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A short primer on Pair Programming

When I started to pair programm I had absolutely no idea what I was doing. I sat next to another programmer and we started. Sometimes it worked but more often it was frustrating.

Maybe you are new to pair programming and want to give it a try, or you have trouble getting started. Then this blog post is for you.

I show you how we pair at Gutefrage.net. Some of this advice is really obvious - but much of the other stuff we figured out the hard way through pairing over and over again.

Thinking together
"Lightspring/Shutterstock.com"

Preparations for your first pairing session

Probably your workspace is not prepared for 2 people working on it for an extended amount of time. So before you even begin: Be a good host: *Adjust your environment for pairing. *

Physical preparation of your workspace

Move away the piles of paper, the dishes and your backpack under the table. Clean your table. Don't let the navigator feel like he is just visitor.

Now move 2 chairs in front of the table. If you do not pair all the time it is also ok to keep a few spare chairs scattered through the office.

Prepare your hardware

Now take a good look at your screen(s). Can you see them from both perspectives? Is the contrast high enough?

Especially with notebook screens it can happen that the person sitting next to you will have such a bad contrast that it might be hard for your pair to see what you are doing. If this is the case get a monitor that both of you can watch.

Place a second mouse/keyboard combo on your desk. It's nice for the navigator to point to code or be able to write a chunk of pseudocode and it costs nearly nothing.

Prepare your computer

Adjust your font size to 16px or 18px. I know this seems ridicullisly big but it will be much nicer for the navigator to look at it. (And also for you of course)

Now close all your programms. E-Mail clients, IRC, Instant Messenger are a no-no during pairing in my opinion. You will have time for checking this stuff in between the pairing session.

Prepare an editor/IDE that both of you can use. Get an environment ready that works, check out the project, run the tests.

Talk to your partner

You should know each others schedule. I find it frustraiting if my pair has to leave in 15 minutes. Better to know in advance.

Grab Essential tools

Now the navigator should grab a notepad and a pencil. Also prepare a timer.

A kitchen timer works fine, alternatively search for "Pomodoro Timer" on Google.

Immediately before every session

Grab a coffee, go to the restroom and prepare yourself to focus for the next 25 minutes. Close open loops that might distract you during this time.

The first pairing session

At the beginning of each session the navigator sets the timer to 25 minutes.

Then talk about what you want to do on a high level. Both of you should have a good idea about the scope of the task ahead and what steps are involved.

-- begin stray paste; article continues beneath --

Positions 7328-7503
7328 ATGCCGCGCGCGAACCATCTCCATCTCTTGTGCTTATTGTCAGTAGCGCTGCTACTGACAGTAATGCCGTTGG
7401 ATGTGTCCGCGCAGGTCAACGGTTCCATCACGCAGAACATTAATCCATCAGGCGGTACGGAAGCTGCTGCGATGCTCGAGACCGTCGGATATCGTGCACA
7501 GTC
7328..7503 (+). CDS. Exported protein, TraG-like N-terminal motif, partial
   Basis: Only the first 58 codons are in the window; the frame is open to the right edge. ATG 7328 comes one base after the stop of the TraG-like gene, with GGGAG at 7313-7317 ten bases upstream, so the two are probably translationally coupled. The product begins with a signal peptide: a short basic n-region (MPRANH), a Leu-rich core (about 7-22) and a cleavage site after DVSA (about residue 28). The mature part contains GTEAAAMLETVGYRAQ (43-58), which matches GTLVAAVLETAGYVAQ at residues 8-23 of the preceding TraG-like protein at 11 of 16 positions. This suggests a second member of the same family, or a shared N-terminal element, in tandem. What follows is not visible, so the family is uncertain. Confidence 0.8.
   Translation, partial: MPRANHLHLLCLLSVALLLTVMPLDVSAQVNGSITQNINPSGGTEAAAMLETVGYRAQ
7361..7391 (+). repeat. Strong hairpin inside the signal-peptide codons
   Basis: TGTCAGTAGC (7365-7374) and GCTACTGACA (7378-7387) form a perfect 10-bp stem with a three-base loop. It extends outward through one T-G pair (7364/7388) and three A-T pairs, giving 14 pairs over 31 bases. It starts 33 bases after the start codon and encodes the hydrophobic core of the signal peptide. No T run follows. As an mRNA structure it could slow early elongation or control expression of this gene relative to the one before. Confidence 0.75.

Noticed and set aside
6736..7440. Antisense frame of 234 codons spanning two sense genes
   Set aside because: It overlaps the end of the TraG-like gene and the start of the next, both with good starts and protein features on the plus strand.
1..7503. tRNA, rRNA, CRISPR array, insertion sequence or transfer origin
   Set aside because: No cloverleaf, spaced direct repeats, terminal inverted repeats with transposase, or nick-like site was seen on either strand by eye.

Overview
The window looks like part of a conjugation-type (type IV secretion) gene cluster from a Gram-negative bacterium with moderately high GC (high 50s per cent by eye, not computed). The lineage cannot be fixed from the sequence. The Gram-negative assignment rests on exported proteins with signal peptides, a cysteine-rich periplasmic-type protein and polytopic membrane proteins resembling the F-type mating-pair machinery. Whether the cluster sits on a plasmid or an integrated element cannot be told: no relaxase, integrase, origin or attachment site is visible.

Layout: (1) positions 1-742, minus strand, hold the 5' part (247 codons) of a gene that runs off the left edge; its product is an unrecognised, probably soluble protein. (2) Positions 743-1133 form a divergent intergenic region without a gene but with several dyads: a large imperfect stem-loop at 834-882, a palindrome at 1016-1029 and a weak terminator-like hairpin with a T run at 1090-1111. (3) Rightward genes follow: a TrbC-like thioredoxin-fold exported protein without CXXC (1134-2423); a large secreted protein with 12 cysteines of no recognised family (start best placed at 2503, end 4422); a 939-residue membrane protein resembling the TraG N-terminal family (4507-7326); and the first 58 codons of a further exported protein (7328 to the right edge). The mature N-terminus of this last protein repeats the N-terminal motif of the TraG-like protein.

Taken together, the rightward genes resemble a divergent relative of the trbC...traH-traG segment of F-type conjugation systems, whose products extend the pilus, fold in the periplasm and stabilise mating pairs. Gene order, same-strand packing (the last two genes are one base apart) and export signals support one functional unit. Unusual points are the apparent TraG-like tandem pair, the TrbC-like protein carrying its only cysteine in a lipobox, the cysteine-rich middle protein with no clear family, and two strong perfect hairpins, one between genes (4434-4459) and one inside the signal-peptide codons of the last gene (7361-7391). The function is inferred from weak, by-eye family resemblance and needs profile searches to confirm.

If the taks contains of multiple steps the navigator should write down a list off these steps.

Write a test first

Pick the best step to start with and write the first test. Try to get the test right, so you both understand what needs to be done.

TDD is especially effective in combination with pairing, it communicates what you want to do and it will focus both of you on the next step.

Driver

Now the drivers your responsibility is to implement the code. Explain what you are doing along the way. Do not concentrate that much on the big picture, but try to get the task at hand done. Trust your navigator to keep the larger picture in sight.

Whenever there are alternatives ways to do it and you are not sure - ask your navigator what to do.

Let the navigator guide you through the list of tasks. Ask him how to proceed if you are unsure.

Ensure that you work on the tasks on the list.

If you discover additional tasks - it often does make sense to postpone them and focus back on the problem at hand. It's your responibility that both of you don't forget them - so note them down.

Keep engaged with the driver and try to understand what the driver does.

When you notice that the Driver get's stuck unstuck him. Even if you don't know the answer to the problem at hand - ask him a question.

Point out typos or problems if the driver does not see them himself. Is the code understandable? Are the variable names ok? Is the class getting to bloated? Do a on the fly code review. Mention problems. But do not micromanage of course. - Just like in a normal code review.

Pull the driver out of the implementation if you have the feeling that you should change the angle. Discuss it with him.

Talk, talk, talk!

Talk, talk, talk!
"pio3/shutterstock.com"

You should communicate all the time! In a good pairing session it really feels like you are working on this in unison. As the driver you can focus on getting the tests past and as the navigator you can keep the pair going in the right direction, ensuring an excellent quality.

Communicating right is maybe the hardest part for most programmers - just keep doing it. It's a skill that you can aquire and if the pair is really attuned to each other after many session this will feel like second nature to you.

General behavior

Concentrate at the task at hand for 25 minutes. Do not watch your emails, do not take breaks, try to stay engaged. It is really expensive for 2 programmers to become distracted.

Work step by step from your list. After you have finished a step take it off the list and start working on the next step.